Is the future of engineering female?
We sat down with Nina Kalchunkova, a design engineer and project manager at Akkodis, who believes women are engineered to excel in Smart Industry.
Since 2016, the number of women in engineering positions has increased by 25.7%
. And as more and more companies see the advantages women bring to the engineering field, that number continues to grow.
These advantages, according to Nina, are because women’s everyday experiences as mothers/caregivers, as well as their excellence in soft skills, transfer seamlessly into engineering:
“I think being a mom is a great advantage in engineering in that the bond you build with your child [is something] you can also experience with a product that you are developing. Women are really capable of putting their heart into something and making it better and better, as probably many try to do with their kids.”
Why mothers make great engineers
Celebrating her 10th
year as an engineer for Modis (now Akkodis), Nina explains that it wasn’t until she had her son (now seven years old) that she learned the skills needed to prioritize and effectively manage her engineering projects: “When you are a mother… you learn to push. Push your limits further. You learn to prioritize. You learn to handle things with care, but also be patient with these things.”
This ability to push further, while also being careful and mindful of others, transitions well into the engineering field. Being innovative in the projects you design while considering how someone will use the final product results in tech that’s not only inventive but benefits its users. She explains: “As a Design Engineer you always have to think about the steps afterward. I'm not only designing this thing to look nice but also to function in society. I have to think about the person that's going to work with [the product].”
Nina elaborates on the great care that women like herself put into engineering projects:
“You put so much effort into a project and think about it all the time and try to make it better, try to make it work, try to make it whole. It's like when you have a kid and try to make it a person that can take care of itself at some point, you know, like show him how to potty, how to brush their teeth and help him with learning to read and stuff like that. I think there are there are some certain parallels between both [engineering and motherhood].”
Utilizing soft skills in hard sciences
When you think of the skills needed in engineering, probably the first thing that comes to mind is math. While hard sciences are integral to tech, we can’t forget about the importance of soft skills.
One such skill is empathy. In her professional role, Nina not only needs to think about the needs of her clients but also about the person who will be using the product. She explains: “Being empathetic, also helps you [in engineering]. It gives you a better understanding of what your client wants, of trying to understand them better. And I believe these are things that women have an advantage in.”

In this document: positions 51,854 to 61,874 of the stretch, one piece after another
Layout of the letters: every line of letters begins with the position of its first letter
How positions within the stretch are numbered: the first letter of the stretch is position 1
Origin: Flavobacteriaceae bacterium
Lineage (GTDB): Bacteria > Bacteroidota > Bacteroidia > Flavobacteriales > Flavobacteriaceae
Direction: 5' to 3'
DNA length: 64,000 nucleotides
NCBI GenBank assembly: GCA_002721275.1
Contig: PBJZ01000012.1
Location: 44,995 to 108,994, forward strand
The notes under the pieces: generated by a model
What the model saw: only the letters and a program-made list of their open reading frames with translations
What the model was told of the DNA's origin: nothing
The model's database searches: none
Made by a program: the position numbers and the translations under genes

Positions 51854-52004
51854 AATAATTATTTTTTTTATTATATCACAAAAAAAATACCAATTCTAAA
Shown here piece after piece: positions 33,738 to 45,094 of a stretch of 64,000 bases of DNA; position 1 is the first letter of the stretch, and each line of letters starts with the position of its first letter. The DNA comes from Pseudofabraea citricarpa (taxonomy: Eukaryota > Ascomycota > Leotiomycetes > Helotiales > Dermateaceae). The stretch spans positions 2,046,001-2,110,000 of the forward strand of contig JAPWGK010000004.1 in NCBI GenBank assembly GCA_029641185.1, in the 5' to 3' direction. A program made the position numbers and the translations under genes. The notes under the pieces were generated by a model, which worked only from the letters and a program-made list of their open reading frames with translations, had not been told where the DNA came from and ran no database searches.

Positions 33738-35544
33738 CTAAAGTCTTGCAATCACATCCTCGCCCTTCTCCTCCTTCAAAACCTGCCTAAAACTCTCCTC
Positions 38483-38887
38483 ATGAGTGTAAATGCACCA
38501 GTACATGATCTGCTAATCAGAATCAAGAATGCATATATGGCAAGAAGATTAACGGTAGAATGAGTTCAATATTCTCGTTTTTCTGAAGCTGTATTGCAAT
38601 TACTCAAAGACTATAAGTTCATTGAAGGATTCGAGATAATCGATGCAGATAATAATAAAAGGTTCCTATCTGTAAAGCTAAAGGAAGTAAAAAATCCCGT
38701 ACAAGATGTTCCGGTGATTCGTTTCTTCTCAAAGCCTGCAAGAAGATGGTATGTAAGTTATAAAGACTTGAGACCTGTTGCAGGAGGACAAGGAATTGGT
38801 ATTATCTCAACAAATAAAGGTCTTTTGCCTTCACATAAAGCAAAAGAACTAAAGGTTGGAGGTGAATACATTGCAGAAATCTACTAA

Another skill is time management. When you have tight deadlines and need to meet the demands of a client, her experiences as a woman have helped. “I can manage everything at home. Why shouldn't I be able to manage everything here?” said Nina. “I just have to prioritize and separate and do things… as you do it at home. It's something that helped me a lot [as an engineer] and I think that I did a lot of growing by becoming a mother.”
The path toward equity in engineering
When asked about her inspiration for getting into the engineering field Nina remarked that both of her parents are engineers:
“I enjoyed seeing what [my dad] does, he never constructed a car or something like that, but I admired him because he managed to repair everything he got his hands on… I enjoyed sitting next to him, peeking, wondering: ‘What's he doing now? Why is he doing this and that?’ And I was like oh, that's exactly what I want to do. I want to be able to think of [a product] in my head and [have it] solve a problem.”
However, it wasn’t until she chose a career in engineering that she learned more about her own mother’s journey in the field. “My mom, she didn't have it so easy as a woman you can imagine she has been an engineer for 35 years now,” said Nina. “I mean 35 years ago we were not so accepting of women in technical fields of expertise, and I think she had it really hard.”
Recalling a conversation with her mother, Nina shared:
“My mother said to me: ‘You are going to have it really hard because as a woman you have to be three times better than men so that you can be accepted as likewise capable.’ And that's not my opinion. That's her experience from her working life and what I admire about her. She never gave me a reason to think that somebody is allowed to question her expertise or her competence. She always talked on the same level with her colleagues and they respected her [for that]. She never for a second gave me the feeling that I should be doubted because I'm a woman.”
After learning of her mother’s difficulties and making her own way in the engineering field, Nina remarked: “I would be really happy if more women nowadays have the same point of view, that I shouldn't think about questioning myself because I'm a woman. I worked hard in university. I work hard in my job. I'm equal, and this equal thinking should be from the start.”
About women in smart industry – WISI
At Akkodis we want to champion a culture where talent matters, not labels. We have a team of 50,000 incredible people working at AKKA & Modis. Still not enough of them are women. This is why we have launched a new global initiative - Women in Smart Industry (WISI) Through highlighting the career journeys, insights, and experiences of our female colleagues WISI aims to empower and connect women.
Our ambition is to encourage more women to pursue careers in Smart Industry.
#EngineeringASmarterFutureTogether #WomenInSmartIndustry #WISI"